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From Word of Mouth to Printed Press

Before, you could go to the local paper to find out about how the frijoles were doing, the jitomates, what was going on in the town market. It was first and foremost about Querétaro, reflecting the place, the people. Now you have to search hard to find anything relevant to the city. Look, all the first pages are taken up with news from elsewhere that has no relevance here... (Founder, local newspaper, Querétaro, Mexico, 1985, personal communication)*

I have remembered these words for twenty seven years, from the time I was a student in Mexico writing a dissertation on the local press in the city of Querétaro. I no longer recall the late founder's name. But what has remained clear in my mind is his frustration at seeing the newspaper change from one that did talk about how the beans and tomatoes were doing, to one full of syndicated articles from abroad with no bearing on local people and conditions in this city of 400,000 people.

'Becoming the Media' (Tool #13 in the Transition Companion) in Transition does mean we're aware of what's at play in the wider world, particularly as the global industrial system is now even more global than it was in 1985 (Querétaro today has over one million people and is host to many large corporations).

It also means that on the Transition websites, blogs, Twitter accounts and other social media we use to showcase our initiatives, we do show and talk about what we're doing 'on the ground', where we are, as Transition individuals and groups. And how we're experiencing the journey. That we make sure we talk about the beans and the tomatoes.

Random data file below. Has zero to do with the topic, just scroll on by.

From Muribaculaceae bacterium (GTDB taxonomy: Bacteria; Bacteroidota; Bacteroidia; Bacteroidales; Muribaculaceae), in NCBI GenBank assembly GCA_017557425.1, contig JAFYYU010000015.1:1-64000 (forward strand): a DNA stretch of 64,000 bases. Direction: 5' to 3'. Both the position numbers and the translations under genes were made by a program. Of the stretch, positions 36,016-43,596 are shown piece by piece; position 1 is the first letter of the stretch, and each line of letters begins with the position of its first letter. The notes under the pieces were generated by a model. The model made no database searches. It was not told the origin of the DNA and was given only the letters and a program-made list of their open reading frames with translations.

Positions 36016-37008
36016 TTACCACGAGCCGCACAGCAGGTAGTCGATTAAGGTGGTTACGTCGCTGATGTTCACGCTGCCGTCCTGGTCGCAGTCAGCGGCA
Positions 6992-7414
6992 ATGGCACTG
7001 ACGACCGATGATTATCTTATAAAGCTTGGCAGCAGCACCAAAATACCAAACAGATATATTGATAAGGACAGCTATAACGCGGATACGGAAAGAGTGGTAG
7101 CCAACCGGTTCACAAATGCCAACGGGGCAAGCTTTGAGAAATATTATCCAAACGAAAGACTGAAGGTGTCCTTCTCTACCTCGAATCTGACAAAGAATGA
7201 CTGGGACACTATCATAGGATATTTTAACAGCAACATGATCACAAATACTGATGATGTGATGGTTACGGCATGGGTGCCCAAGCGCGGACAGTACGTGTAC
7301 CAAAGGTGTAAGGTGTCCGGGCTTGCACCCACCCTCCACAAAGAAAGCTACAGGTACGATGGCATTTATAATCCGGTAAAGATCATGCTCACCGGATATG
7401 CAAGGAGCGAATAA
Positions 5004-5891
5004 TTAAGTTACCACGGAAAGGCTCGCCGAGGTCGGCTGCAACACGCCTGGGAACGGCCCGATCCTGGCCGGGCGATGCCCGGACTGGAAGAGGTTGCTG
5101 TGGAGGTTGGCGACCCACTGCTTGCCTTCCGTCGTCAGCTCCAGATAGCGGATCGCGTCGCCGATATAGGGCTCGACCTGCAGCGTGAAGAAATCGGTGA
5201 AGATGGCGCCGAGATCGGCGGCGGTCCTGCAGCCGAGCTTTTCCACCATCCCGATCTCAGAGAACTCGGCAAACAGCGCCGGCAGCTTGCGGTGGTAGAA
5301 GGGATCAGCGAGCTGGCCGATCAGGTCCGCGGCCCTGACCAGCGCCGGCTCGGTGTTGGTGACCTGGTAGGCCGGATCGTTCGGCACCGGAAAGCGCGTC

It also means communicating in more direct ways. And not just with online media.

(i) Talking With Your Neighbours

“I’ll definitely read this,” said Irene. “Who is Jay Tompt, though? I don’t think I’ve heard that name before.”

I had taken Irene, who lives down the lane, a note with the details of a recent piece by Jay on this blog called Postcard from the Edge of Democracy about the failure of Totnes town council and the South Hams District Council in Devon to keep ‘large corporate coffee chain’ Costa out of Totnes. The same story has repeated itself here in Southwold, Suffolk with both town and district councils.

“Jay writes on the Transition Social Reporting project,” I told her. “Check it out. It’s full of great stuff about Transition by a dozen or so regular bloggers plus guests reporting on their local initiatives and beyond. And look out for that comment by Keith Parkins on Jay’s post, too. You'll rarely find an article so clear in the mainstream media."

(ii) Last Night, Green Drinks, Sustainable Bungay

I’m sitting with sixteen other people in the Green Dragon pub in Bungay. This is the first in a new season of Green Drinks, and the theme is So What is Transition? Sustainable Bungay will be five years old in November, and so we go round the table and speak about where we are and how we see ourselves proceeding over the next few years.

We talk about our core group with its monthly meetings which happen no matter what and are open to anyone to join in with. How this has kept the momentum going and us coherent over the years, especially since as an initiative we run many projects and events, from the monthly Happy Mondays at the Community Kitchen to the twice-yearly Give and Take Days to Bungay Community Bees, Plants for Life and Sewing Sundays. 

We talk about how working together on these projects over time has created an atmosphere where we want to work together on projects over time. A sense of commitment to the initiative and each other. Everybody would like to see this maintained in the future. And that the group continue to be open, flexible and organic.